John and Louisa A. Hodel - Page 8

          election to capitalize preproductive expenses was not revocable             
          without the consent of the Commissioner, and therefore the                  
          taxpayer was bound by his original treatment of the expenses.               
          Id. at 331.                                                                 
               Although petitioners recognize the authority of our decision           
          in Estate of Wilbur v. Commissioner, supra, and agree that                  
          section 1.162-12(a), Income Tax Regs., does not permit taxpayers            
          to deduct expenses that were originally capitalized, they contend           
          that there is no prohibition against capitalizing expenses                  
          originally deducted.  Petitioners also raise the issue of whether           
          their deduction of farming expenses was an "irrevocable election"           
          as opposed to a simple "option" which they have chosen and now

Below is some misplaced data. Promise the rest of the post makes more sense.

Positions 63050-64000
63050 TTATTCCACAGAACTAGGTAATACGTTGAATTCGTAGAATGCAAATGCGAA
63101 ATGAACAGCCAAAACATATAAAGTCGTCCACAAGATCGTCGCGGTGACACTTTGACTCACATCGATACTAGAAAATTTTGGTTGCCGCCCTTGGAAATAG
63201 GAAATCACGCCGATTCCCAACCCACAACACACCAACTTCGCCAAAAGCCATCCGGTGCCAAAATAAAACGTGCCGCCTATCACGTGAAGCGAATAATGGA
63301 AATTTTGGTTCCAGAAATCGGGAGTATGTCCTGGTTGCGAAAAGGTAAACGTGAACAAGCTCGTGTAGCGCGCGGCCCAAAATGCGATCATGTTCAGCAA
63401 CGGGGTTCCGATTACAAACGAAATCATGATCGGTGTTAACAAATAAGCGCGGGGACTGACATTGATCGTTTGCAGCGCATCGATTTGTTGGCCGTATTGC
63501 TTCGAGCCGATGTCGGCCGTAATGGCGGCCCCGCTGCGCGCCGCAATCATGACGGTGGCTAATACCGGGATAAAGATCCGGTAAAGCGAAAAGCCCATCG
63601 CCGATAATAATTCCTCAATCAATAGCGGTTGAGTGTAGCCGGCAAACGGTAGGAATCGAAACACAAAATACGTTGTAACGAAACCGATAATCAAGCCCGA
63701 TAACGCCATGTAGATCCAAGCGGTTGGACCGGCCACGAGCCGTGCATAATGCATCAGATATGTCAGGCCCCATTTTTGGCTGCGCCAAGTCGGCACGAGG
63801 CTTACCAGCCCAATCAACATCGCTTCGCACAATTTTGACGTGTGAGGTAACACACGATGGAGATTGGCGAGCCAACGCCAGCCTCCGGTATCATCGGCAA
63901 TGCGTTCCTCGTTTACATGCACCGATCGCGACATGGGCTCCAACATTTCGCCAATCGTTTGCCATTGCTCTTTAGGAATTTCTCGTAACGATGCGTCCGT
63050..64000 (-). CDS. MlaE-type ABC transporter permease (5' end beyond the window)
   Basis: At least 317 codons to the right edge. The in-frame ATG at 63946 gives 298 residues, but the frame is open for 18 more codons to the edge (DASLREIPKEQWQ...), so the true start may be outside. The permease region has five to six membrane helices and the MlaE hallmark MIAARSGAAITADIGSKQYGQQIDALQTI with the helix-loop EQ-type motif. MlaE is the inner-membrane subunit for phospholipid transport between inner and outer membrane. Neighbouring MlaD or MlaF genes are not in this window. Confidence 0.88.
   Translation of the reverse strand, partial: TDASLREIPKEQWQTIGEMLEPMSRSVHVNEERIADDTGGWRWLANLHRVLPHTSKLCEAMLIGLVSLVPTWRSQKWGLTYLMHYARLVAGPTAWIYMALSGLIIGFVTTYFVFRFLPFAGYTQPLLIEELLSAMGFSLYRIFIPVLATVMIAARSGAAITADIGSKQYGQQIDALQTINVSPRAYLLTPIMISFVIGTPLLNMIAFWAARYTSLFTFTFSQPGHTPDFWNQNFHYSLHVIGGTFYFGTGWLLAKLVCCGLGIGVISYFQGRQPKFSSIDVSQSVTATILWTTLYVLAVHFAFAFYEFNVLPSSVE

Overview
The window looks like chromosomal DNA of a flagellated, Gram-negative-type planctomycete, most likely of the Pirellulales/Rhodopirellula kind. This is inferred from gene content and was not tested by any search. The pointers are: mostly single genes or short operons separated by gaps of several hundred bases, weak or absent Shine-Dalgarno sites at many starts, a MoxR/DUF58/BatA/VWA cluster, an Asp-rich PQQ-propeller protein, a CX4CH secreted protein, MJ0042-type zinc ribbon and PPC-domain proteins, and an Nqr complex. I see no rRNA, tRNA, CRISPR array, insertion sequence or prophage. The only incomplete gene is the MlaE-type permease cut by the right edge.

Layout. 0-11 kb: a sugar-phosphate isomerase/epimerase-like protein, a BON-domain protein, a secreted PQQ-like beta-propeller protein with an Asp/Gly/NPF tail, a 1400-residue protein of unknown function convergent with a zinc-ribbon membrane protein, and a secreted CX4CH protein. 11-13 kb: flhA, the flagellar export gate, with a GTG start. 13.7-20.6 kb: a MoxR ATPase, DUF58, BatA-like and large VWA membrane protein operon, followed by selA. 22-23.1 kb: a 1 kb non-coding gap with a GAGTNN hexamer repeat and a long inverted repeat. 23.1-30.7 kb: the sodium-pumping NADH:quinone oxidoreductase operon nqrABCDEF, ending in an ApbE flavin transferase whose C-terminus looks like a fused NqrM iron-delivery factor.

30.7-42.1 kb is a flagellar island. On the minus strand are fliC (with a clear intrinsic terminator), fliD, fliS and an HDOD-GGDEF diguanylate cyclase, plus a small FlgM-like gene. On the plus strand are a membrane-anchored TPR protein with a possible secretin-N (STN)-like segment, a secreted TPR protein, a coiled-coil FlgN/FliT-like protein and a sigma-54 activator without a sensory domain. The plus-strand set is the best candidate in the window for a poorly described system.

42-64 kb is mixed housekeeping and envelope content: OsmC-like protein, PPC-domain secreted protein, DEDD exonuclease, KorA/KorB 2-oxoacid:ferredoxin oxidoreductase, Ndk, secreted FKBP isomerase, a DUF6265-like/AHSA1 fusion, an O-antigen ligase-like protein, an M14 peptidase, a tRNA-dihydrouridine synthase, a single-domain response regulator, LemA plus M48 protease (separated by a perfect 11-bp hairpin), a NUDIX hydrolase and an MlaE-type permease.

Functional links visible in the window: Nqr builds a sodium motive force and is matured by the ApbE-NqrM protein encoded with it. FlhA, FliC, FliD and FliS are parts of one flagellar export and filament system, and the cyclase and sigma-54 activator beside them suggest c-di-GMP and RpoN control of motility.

are free to change at will.  Petitioners deducted preproductive             
          expenses attributable to the nursery on their original returns              
          and now wish to capitalize a portion of those expenses.  Based on           
          the record, we find that petitioners' request flies squarely in             
          the face of the doctrine of election.                                       
               The doctrine of election, as it applies to Federal tax law,            
          consists of the following two elements:  (1) There must be a free           
          choice between two or more alternatives; and (2) there must be an           
          overt act by the taxpayer communicating the choice to the                   
          Commissioner; i.e., a manifestation of choice.  Grynberg v.                 
          Commissioner, 83 T.C. 255, 261 (1984); Bayley v. Commissioner, 35           
          T.C. 288, 298 (1960).  Under the doctrine of election, a taxpayer           
          who makes a conscious election may not, without the consent of              

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